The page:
On Sunday, the Washington Post ran a story on the growing boycott by Palestinians of products that come from Israeli settlements, which not surprisingly included quotes from an unnamed “Western diplomat,” an Israeli official and a Palestinian grocer who question the motives and effectiveness of the tactic. Nevertheless, the boycott is clearly beginning to take a toll:
In Mishor Adumim, a bougainvillea-lined industrial zone inside this West Bank Jewish settlement, at least 17 businesses have closed since Palestinians began boycotting its products several months ago.
For the Israelis, it’s “an insufferable situation,” according to Avi Elkayam, who represents the settlement’s 300 factory owners. But for Palestinians, it might be the strategy they have been looking for.
“We are definitely committed to a path of nonviolent resistance and defiance in the face of the settlement enterprise, and we are defiantly expressing our right to boycott those products and I believe it is working,” Palestinian Prime Minister Salam Fayyad, who has attended bonfires of settlement products, said in an interview last week. “We will continue to do more.”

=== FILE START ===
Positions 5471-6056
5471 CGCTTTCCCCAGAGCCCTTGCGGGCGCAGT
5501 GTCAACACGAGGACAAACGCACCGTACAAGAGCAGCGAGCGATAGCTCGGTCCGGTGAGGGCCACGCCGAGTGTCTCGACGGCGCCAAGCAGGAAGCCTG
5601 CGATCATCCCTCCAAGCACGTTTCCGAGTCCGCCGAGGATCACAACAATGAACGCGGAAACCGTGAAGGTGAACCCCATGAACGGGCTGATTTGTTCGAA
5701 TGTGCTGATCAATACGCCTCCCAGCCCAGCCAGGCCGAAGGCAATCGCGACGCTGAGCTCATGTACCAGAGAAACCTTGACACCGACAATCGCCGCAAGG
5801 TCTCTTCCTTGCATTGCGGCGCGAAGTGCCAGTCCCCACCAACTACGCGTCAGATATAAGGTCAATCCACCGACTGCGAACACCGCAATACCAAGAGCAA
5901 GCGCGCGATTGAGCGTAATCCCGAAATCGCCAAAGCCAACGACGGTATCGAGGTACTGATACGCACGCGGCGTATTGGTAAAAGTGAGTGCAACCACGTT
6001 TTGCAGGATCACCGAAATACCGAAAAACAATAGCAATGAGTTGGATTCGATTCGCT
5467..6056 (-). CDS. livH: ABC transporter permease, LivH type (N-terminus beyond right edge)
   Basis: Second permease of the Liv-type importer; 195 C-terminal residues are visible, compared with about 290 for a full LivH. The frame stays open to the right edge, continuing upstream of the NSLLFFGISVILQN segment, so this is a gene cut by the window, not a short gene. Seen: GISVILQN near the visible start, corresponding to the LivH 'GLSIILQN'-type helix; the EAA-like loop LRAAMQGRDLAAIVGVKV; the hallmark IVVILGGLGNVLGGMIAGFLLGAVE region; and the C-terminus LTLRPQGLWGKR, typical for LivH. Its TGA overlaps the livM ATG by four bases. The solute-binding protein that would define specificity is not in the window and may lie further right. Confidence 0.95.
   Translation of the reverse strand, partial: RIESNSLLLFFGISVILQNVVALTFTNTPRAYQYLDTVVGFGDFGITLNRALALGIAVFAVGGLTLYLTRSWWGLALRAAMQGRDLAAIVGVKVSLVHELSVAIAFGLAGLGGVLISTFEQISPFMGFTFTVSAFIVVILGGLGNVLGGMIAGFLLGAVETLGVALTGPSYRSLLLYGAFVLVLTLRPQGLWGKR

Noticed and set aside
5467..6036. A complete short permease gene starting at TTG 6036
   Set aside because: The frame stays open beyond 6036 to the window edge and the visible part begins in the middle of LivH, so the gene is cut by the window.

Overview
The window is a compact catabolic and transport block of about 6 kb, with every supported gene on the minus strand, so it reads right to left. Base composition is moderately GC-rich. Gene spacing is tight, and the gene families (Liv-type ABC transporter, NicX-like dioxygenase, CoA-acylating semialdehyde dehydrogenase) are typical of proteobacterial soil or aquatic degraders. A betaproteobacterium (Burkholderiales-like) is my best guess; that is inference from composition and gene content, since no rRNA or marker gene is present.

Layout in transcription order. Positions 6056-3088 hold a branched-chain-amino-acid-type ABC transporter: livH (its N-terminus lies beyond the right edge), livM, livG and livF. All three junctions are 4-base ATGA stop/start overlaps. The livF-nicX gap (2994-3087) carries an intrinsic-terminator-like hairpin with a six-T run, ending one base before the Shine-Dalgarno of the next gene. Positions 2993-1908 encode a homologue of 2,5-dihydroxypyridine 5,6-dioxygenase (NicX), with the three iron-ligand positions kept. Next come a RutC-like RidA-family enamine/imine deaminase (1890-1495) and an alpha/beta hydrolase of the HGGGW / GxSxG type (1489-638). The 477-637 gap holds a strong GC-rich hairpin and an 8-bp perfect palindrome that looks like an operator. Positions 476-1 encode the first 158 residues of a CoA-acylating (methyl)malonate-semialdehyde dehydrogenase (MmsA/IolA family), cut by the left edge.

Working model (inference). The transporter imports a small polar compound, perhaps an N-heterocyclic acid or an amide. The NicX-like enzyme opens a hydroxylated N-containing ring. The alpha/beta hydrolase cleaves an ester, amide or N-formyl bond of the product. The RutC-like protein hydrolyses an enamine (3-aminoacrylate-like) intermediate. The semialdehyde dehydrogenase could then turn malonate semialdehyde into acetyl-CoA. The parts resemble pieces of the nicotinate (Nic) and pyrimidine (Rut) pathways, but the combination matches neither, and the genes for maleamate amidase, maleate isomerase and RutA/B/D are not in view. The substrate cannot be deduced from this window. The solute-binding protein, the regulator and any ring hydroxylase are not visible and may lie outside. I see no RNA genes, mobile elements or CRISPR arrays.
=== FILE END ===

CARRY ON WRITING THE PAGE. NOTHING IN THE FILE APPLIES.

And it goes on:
In addition to forcing factories to close or relocate to Israel proper, the boycott is also deterring other Israeli businesses from moving to the settlements.
Interestingly, the Palestinian Authority is getting involved by enforcing a ban on selling settlement products. So far, more than $5 million worth of settlement goods have been confiscated and destroyed.
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